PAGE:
So precarious is their situation that I actually accept brief phone calls from J-1 physicians all across the U.S. Our law firm has obtained dozens of “interested government agency” waivers for primary care physicians. However, if the physician utters the “S” word during our conversation, all bets are off.
The “S” word is, of course, “Specialist”. I immediately am forced to warn hundreds of anesthesiologists, pathologists, urologists, surgeons, etc.: “Partner, here in the U.S., we (the AMA?) don’t like your kind!”
There is, however, one government agency willing to sponsor medical specialists, the Veteran’s Administration (VA). A recently enacted law (Public Law 10565 signed on October 27, 1997) provides that VA facilities may sponsor physicians for J-1 waivers even if the facility is not located in a HPSA or a MUA.
Meanwhile Conrad 20 and USDA slots continue to fill up for primary care physicians.
When the 1996 immigration law placed a cap of 4,000 on the number of persons eligible for suspension of deportation and cancellation of removal in a single fiscal year, it stimulated a rush of applicants turning themselves into the INS in order to receive these benefits.
Our firm represents a dozen of such clients some of which have been residing in the U.S. since they were one or two years old, whose parents are legal, who are university graduates and successful professionals, who speak English at least as fluently as Yours Truly, who have no other country to go “home” to, and no other way to legalize their status.
So many people applied for suspension of deportation that by February 1997, a little over four months into the fiscal year, over 3,900 persons had received benefits. That was when the Chief Immigration Judge and the Chairman of the Board of Immigration Appeals (BIA) pulled the plug. Immigration Judges and the BIA were ordered not to grant additional applications.
The agency was promptly sued, a preliminary injunction was issued and the whole system shifted from drive into neutral. Some applicants have been given “conditional grants” by Immigration Judges. Others, like one of my clients who came to the U.S. in the mid-1970s at the age of two, have had their hearings delayed until 1999!
What is Congress doing to alleviate this situation? According to an update issued on November 10, 1997 by the National Immigration Forum, here is the latest word on the legislative front:
“VICTIMS OF COMMUNISM RELIEF ACT” NEAR COMPLETION — White House to issue promising signing statement on implementation for Salvadorans and Guatemalans.
The Senate passed on Sunday night the appropriations bill for the District of Columbia (as part of a larger appropriations package). Attached to the bill was the act formerly known as the “Victims of Communism Relief Act.” This is the bill agreed to several days ago by Representatives Diaz-Balart, Smith, Gingrich and Senators Abraham, Mack and Lott. The House of Representatives is expected to take the bill up this week and final passage should happen by Friday.
What’s in the Bill?
Though we have not seen final language, the major components of the bill are as follows:
- Amnesty for Nicaraguans and Cubans – Any Nicaraguan or Cuban in the U.S. as of 12/1/95 is eligible for adjustment of status provided they apply prior to April 1, 2000. The spouses, children, or unmarried sons or daughters of eligible Nicaraguans may also apply. These relatives are eligible only if they are Nicaraguan or Cuban nationals and were in the U.S. as of 12/1/95.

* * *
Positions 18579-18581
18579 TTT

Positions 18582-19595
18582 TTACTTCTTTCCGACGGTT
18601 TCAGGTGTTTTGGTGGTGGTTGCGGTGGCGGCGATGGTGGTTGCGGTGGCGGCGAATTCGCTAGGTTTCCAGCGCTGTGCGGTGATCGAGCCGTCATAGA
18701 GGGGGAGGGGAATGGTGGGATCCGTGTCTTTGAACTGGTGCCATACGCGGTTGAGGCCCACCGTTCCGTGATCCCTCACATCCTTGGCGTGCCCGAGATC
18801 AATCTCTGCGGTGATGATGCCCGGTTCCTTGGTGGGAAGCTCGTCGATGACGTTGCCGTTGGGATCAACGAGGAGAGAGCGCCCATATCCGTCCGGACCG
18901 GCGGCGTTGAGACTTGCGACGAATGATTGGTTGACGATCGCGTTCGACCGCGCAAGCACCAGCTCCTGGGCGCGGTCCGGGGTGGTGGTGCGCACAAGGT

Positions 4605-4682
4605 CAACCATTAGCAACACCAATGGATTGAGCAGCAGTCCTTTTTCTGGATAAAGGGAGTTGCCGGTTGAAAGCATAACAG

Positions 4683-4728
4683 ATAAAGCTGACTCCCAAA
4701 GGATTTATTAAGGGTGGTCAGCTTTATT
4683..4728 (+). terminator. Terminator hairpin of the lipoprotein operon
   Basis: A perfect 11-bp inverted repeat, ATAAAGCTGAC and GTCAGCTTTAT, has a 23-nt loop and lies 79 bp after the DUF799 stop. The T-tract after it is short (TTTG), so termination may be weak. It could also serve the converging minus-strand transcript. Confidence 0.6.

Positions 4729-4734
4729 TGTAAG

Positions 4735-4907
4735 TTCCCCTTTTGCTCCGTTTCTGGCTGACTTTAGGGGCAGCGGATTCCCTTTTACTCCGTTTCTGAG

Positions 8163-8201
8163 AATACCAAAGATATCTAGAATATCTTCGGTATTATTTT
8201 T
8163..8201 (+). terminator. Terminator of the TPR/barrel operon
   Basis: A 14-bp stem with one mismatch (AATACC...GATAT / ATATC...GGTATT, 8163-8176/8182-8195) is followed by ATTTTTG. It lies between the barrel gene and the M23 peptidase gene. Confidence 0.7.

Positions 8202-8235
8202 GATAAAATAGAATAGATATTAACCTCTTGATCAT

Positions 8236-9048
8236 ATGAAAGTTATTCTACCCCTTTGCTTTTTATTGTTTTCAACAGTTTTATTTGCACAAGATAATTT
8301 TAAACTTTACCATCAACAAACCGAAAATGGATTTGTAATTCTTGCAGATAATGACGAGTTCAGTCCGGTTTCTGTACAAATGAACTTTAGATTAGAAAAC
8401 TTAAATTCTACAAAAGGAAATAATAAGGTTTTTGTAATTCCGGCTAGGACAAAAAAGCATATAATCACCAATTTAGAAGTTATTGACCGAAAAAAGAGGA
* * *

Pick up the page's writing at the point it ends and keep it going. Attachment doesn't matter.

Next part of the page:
- Old Rules for Salvadorans, Guatemalans – Salvadorans and Guatemalans who applied for asylum before 4/1/90 whose cases were pending when the 1996 Immigration Act became law, as well as members of the ABC class, will have their cases reviewed under the “old rules” for Suspension of Deportation–that is, seven years physical presence in the U.S., good moral character, and the less onerous “extreme hardship” standard.
- Old Rules for Former Eastern Block Nationals – Nationals of any republic of the former Soviet Union or specified Warsaw Pact countries who entered the U.S. on or before 12/31/90 and filed an application for asylum on or before December 31, 1991 will also have their cases reviewed under the old suspension standards. This includes nationals from the Soviet Union, Russia, any republic of the former Soviet Union, Latvia, Estonia, Lithuania, Poland, Czechoslovakia, Romania, Hungary, Bulgaria, Albania, East Germany, Yugoslavia, or any state of the former Yugoslavia.
**Haitians Get Letter Of Support From Democrat and Republican Senators
In the final days leading up to the Senate passage of the bill, Senator Carol Moseley-Braun (D-IL) worked hard to have Haitians added to the legislation. Though she was not successful (the bill as passed out of the Senate does not include Haitians), she was able to make some progress in getting the plight of the Haitians on the radar screens of several Senators. A letter was sent to the White House from Senators Bob Graham (D-FL), Ted Kennedy (D-MA), Carol Moseley-Braun, Connie Mack (R-FL), Spencer Abraham (R-MI), and Dick Durbin(D-IL), urging the White House to “ease the fears of deportation” faced by the Haitian community. The letter notes that legislation aimed at remedying the concerns of the Haitian population will be introduced in the final days of the Congressional session. On Sunday, Sen. Bob Graham introduced legislation that would give Haitians the same relief awarded to Nicaraguans and Cubans in the “Victims of Communism Relief Act.” A companion House bill has not been introduced as of this writing.
**Salvadorans and Guatemalans Await White House Word on Suspension Process
The White House has indicated that it will make a statement at the time of the signing of the appropriations bill to point out the inequity in treatment between Nicaraguans and Guatemalans and Salvadorans. According to our sources, the statement will include a promise to direct the Attorney General to ensure that in the final outcome of the process, there is as close to equal treatment of the groups as possible. That is, the process will be such that Salvadorans and Guatemalans should easily be able to show that they meet the requirements for Suspension of Deportation.